“REIT investors, on the other hand, are investing primarily for the quarterly dividend yield, which is based on the free cash flow generated by the portfolio. Every asset has to generate an attractive yield or the stock price suffers,” Rubenfeld continues. “Accordingly, private equity investors can look at a REIT’s portfolio and see opportunities for capital returns that REIT investors miss.”    

Danny Ismail, an analyst at Orange County, Calif.-based Green Street Advisors who analyzes office REITs, such as Boston Properties and Vornado, suggests that discounted REIT portfolios may be attractive to private equity funds and other investors, but not necessarily office REITs. He notes that even with office REITs discounted significantly in core markets like New York, “there seems to be a lack of appetite by investors.” 

“Office is a tough business,” he says, noting that acquiring most gateway office REITs requires “someone with deep pockets to write a substantial check.” But office assets provide relatively low returns compared to say industrial REITs, in part because of uninspiring fundamentals and capitalization expenditures for this product type, which are up across the board. This is due primarily to growth in concessions and the cost of tenant improvements and maintenance.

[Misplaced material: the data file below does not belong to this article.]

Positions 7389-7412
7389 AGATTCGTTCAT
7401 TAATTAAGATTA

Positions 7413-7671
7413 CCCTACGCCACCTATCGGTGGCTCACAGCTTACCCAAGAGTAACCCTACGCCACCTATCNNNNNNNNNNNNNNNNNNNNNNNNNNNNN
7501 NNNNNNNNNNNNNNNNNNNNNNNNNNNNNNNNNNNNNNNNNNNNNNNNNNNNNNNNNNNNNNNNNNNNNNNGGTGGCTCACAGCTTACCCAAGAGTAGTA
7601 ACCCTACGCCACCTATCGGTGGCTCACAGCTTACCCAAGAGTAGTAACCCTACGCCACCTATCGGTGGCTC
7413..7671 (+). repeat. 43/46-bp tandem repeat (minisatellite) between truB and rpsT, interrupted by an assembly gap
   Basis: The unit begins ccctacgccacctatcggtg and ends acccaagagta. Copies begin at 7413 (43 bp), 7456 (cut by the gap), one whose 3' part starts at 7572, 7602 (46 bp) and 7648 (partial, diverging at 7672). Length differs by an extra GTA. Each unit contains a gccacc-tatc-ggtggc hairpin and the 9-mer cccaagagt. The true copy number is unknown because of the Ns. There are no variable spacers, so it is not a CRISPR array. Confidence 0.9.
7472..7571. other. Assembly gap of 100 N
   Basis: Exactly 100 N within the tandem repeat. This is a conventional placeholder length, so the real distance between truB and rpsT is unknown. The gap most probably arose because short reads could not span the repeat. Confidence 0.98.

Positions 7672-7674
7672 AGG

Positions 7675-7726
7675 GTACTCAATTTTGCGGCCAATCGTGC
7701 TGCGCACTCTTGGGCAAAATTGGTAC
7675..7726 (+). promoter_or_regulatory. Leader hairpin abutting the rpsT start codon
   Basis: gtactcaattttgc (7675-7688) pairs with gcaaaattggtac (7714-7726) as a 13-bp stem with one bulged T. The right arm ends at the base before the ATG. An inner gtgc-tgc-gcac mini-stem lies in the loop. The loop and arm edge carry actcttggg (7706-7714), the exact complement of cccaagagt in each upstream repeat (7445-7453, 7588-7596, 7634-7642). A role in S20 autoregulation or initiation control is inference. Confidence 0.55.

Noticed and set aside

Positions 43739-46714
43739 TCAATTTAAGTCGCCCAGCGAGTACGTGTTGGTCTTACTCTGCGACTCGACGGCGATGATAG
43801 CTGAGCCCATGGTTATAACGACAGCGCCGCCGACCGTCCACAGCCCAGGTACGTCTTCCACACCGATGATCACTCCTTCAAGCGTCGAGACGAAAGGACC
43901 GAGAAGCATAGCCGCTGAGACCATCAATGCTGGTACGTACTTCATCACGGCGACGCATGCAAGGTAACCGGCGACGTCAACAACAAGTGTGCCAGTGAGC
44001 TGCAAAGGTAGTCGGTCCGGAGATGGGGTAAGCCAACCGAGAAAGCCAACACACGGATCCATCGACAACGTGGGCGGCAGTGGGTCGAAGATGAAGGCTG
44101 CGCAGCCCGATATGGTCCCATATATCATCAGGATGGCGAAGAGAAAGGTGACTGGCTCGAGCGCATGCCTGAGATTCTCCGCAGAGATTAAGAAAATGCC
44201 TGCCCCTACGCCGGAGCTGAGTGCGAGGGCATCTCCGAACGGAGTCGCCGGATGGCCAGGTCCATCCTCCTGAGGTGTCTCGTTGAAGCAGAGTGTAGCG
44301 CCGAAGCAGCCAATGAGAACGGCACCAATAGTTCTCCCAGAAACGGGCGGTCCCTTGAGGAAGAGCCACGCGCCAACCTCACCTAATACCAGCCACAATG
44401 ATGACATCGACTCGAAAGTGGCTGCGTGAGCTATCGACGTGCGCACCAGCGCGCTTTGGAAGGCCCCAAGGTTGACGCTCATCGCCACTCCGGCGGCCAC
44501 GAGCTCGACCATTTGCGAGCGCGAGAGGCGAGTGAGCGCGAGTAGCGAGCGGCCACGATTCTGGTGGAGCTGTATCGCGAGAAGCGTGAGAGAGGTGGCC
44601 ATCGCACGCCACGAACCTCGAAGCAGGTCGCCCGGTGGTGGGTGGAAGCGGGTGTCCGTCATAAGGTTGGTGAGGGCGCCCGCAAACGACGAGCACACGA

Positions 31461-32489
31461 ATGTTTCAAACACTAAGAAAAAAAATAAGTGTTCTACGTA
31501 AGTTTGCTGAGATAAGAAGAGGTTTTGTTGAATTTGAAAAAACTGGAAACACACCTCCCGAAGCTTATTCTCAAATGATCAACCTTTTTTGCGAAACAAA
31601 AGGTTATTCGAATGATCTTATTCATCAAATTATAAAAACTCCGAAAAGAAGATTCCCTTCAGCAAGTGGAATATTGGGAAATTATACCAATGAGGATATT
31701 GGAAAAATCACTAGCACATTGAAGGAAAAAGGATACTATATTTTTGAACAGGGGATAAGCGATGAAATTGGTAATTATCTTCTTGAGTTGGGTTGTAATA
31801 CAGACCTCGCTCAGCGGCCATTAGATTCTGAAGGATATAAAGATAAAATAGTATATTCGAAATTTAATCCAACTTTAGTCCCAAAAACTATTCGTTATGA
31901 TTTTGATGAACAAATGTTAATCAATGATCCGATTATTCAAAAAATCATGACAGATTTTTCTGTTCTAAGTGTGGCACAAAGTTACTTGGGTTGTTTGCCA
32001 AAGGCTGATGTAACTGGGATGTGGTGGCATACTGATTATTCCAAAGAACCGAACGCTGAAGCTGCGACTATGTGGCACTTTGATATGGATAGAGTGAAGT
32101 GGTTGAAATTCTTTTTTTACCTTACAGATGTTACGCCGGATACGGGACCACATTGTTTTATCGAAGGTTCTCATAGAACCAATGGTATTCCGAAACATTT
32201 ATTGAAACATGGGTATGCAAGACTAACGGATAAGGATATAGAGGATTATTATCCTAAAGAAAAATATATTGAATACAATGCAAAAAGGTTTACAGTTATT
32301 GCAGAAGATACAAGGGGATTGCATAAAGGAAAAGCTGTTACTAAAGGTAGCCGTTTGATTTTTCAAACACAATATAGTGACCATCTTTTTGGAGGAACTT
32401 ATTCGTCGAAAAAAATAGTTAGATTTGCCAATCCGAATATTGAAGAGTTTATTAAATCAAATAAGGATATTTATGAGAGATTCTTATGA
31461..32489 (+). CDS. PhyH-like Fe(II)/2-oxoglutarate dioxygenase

Other barriers to selling office REITs include reluctance to sell by office REIT managers, as well as corporate governance, taxes and transaction fees, Ismail adds.

Pumper also points out that office assets are riskier investment than industrial assets because tenants are using office space more efficiently and are leasing less space.

He notes that the move open floor plans, along with flexibility in workplace that allows employees to work from home, hotels and other venues, requires less office space per employee. Law firms, which are now using online law libraries, also are downsizing space because they no longer need a large in-house law library.

Hide comments


  • Allowed HTML tags: <em> <strong> <blockquote> <br> <p>

Plain text

  • No HTML tags allowed.
  • Web page addresses and e-mail addresses turn into links automatically.
  • Lines and paragraphs break automatically.